I agree with zoew, I think that when you hear a foreigner on TV, the language is simplistic. Because the language is simplistic, we get the feeling that they are uneducated and so their ideas must be uneducated and, for the lack of a better term, stupid as well. Of course, this is a knowledge issue in itself, because it causes us to stereotype that group of people as uneducated and simplistic, a bias towards them. Again, this can also be a stereotype that is positive. One could associate the simplistic translation as interpreting the man as a commoner, a man of the people, and therefore trust him more. In this case, translation is not always a bad thing.

R_Dong said...

Personally, I don't think that the text makes them out to be stupid. It is just something that is created for the general public to read.

People have different types and depth of certain knowledge. Some may not have the most distinguished and broad vocabulary as most and this plays a huge factor in the way that TV is translated.

Let's examine the main point of television. The main point of TV is to reach as many viewers as possible so that the TV producers can make the most money as possible. Therefore, in order to reach the most amount of people the text needs to be "dumbed" down to a more general vocabulary.

For example, when reading during English the articles by Albert Camus (French), the translator uses highly sophisticated words. This gives the perception that Albert Camus is smart, but the article is also meant for a different audience, a scholarly one.

Rachel said...

The language I am taking this year is German. If I had a dollar for every time someone asks me what language I take, and then makes a comment along the lines of "ach ja, German is an angry language," I would be very rich. Although some German dialects are actually very rounded and sound quite pretty, it can also sound quite harsh. This is a knowledge issue in that those who do not understand the speaker judge the tonal quality of their language in an attempt to understand the message, especially if the more distinct sounds of their speech are audible over that of the voice of the translator, and they influences the listener's perception of what is being said. For example, if someone heard certain words spoken in a certain German dialect, if they didn't understand the language, they might come away thinking "wow, Germans are really angry," regardless of what was actually being said. If it was over the radio, the only sense they would have to rely on is hearing, and they would be unable to compare the "angry" auditory imput to visual, in which the speaker may be smiling, or concerned, but not necessarily angry. And a stereotype is born.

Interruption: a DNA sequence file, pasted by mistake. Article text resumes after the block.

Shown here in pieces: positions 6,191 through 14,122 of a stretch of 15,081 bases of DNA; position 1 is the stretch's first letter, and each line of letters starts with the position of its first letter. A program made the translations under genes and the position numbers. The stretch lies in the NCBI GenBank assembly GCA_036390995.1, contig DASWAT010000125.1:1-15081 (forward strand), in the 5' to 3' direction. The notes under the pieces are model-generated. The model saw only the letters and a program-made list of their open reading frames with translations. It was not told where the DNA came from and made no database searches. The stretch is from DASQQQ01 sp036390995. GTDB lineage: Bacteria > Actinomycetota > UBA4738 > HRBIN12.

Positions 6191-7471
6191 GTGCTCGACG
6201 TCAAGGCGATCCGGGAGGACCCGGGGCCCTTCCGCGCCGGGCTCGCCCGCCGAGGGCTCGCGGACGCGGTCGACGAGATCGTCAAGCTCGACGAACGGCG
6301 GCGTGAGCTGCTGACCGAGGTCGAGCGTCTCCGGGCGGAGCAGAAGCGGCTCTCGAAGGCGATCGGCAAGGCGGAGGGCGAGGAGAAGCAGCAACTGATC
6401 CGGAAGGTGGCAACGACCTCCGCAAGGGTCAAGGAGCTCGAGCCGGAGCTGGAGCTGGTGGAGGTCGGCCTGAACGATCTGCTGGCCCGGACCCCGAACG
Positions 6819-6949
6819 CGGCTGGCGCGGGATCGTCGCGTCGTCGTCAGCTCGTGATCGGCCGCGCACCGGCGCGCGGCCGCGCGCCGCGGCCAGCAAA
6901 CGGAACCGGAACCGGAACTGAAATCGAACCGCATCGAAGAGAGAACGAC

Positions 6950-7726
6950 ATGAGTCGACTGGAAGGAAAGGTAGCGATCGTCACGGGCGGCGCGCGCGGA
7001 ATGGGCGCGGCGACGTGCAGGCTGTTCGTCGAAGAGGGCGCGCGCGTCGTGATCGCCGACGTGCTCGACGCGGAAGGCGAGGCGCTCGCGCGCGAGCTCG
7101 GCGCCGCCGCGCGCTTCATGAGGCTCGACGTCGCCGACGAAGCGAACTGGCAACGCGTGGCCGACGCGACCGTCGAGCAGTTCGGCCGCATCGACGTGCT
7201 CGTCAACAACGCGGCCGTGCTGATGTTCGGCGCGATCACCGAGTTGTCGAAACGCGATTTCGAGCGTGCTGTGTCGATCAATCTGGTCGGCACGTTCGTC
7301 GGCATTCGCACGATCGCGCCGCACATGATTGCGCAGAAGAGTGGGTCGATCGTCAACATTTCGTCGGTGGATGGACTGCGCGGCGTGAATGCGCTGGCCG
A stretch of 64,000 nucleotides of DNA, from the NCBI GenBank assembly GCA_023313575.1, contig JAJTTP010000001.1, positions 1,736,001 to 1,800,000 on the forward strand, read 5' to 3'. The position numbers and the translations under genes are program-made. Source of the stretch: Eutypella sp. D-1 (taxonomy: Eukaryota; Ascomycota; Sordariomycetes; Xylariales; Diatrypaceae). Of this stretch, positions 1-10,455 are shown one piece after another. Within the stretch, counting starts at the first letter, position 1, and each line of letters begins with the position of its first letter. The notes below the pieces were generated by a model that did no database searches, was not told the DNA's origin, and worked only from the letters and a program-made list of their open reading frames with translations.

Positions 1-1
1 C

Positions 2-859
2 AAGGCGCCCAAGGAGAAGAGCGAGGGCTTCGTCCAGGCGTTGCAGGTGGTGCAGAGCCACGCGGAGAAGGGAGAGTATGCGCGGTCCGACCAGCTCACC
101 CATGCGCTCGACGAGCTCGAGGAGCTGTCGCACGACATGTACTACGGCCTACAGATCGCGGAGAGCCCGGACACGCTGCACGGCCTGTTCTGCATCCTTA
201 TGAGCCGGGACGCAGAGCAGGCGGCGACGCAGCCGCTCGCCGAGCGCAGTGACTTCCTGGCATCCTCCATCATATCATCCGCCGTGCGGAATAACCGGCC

susanna.w said...

In China, there are often signs, books, or slogans that are translated horribly. In fact there are sites on the internet totally devoted to exploiting this and making fun of them. I think when they post these mistranslations on the internet, they are making fun of a whole race of people. This may indirectly make people think that all Chinese people don't speak English well or understand it. Although in some cases this is true, these mistranslations emphasize generalizations and stereotypes in all races.

asseal_a said...

Remember to relate it to TOK. These are all very good comments, they just need more TOK in them! :)

asseal_a said...
This comment has been removed by the author.
Leslie Lim said...

This is a great website, so many people need this information, thanks for providing it. I love your color scheme too!

Jin
www.imarksweb.org